I'm desperate, please help me with first Mac

Discussion in 'Buying Tips and Advice' started by :-), Sep 4, 2009.

  1. :-) macrumors member

    Sep 4, 2009
    My first post. Sorry for my english I hope you will try to answer my questions.

    I'm buying my first Mac. I have only 1500€ :(.

    I ordered my first iMac 24" with 2,66 CPU four weeks ago and find dead/stuck pixel. I return it back to the store because I hate dead pixels and it was in the center of LCD. So they gave me the second one and again it have stuck pixel just few cm from center of LCD. So I returned it and take money back and try my luck yesterday in other store and again I found stuck RED pixel in center of LCD (first two iMac's have blue pixel).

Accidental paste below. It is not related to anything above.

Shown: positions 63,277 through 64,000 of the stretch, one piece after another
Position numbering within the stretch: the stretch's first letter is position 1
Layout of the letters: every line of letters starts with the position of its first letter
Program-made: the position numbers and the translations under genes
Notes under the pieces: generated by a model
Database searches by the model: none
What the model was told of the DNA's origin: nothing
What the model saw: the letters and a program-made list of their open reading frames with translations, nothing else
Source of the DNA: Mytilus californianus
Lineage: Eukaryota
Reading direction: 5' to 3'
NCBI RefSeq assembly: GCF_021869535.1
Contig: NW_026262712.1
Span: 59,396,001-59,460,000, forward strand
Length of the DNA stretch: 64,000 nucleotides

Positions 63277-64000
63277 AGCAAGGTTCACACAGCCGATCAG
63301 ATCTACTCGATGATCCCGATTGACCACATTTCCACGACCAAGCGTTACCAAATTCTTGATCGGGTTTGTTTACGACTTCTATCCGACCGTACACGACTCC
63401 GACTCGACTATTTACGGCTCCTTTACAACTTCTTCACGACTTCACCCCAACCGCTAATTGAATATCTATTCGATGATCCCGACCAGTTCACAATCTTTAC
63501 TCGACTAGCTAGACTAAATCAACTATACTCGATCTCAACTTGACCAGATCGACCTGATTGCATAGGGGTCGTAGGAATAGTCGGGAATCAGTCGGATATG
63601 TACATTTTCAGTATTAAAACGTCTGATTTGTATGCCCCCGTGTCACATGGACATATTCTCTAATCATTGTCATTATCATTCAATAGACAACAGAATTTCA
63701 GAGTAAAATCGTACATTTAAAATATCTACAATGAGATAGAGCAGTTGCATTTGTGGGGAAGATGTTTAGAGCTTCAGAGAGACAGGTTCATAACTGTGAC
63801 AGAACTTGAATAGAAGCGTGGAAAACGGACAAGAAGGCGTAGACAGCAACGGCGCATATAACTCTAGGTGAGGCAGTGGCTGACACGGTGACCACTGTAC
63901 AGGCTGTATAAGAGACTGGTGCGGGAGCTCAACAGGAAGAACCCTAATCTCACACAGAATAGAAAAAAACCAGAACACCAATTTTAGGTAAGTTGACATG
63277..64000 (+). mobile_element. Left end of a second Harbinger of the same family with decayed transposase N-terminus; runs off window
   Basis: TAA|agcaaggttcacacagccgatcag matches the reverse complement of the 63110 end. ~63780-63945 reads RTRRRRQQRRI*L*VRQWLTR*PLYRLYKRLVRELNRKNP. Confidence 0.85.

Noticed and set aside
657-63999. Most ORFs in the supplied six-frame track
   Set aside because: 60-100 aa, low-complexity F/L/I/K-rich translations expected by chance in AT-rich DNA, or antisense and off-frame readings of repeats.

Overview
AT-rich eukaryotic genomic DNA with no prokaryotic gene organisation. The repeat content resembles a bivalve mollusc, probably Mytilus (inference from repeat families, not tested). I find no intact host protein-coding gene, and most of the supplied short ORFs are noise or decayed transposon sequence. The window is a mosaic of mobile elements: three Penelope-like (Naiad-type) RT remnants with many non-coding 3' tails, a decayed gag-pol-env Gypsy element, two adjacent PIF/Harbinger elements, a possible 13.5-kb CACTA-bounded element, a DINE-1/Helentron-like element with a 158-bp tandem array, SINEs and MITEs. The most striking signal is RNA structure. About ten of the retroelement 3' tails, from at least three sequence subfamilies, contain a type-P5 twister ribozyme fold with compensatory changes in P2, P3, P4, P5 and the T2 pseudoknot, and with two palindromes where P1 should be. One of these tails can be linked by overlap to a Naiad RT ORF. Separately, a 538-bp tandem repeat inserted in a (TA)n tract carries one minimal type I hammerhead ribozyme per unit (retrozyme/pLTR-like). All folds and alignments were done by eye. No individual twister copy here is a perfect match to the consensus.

I don't know what to do. I cannot live with stuck pixels they drive me crazy (I have one on my 17" LCD and I notice him after 3 years and it still bothers me).

    Furthermore obviously iMacs have problems with dust under screen glass (grey spots) and looks like integrated GPU isn't powerfull enought for multiple open windows (I notice that during testing in store).

    So the only option that I have in the moment if I want OSX (I don't like Windows, after 15 years not anymore) is MBP 13".

    I have currently 2 years old NEC Multisync 20WGX2 Pro it's 20" with AS-IPS screen and I was thinking to buy MBP 13" to hook it up to my screen.

    The only question here is would MBP 13" be powerfull enought (2,53CPU, 4GB ram, 320GB hdd)? Is this good solution? I don't need portability 100%, I would use it 80% in my flat and maybe 20% for outdoor activities.

    I would use it mainly for programming, office, wireless, movies, music and running XP (Paralels) for specific programs for programming ARM CPU-s.

    I think there is no other option if I want to run OSX with only 1500€ and don't want to go with iMac.

    So is economical to buy MBP 13" even if I would mainly use it at home? Or do I have to go back to Windows :(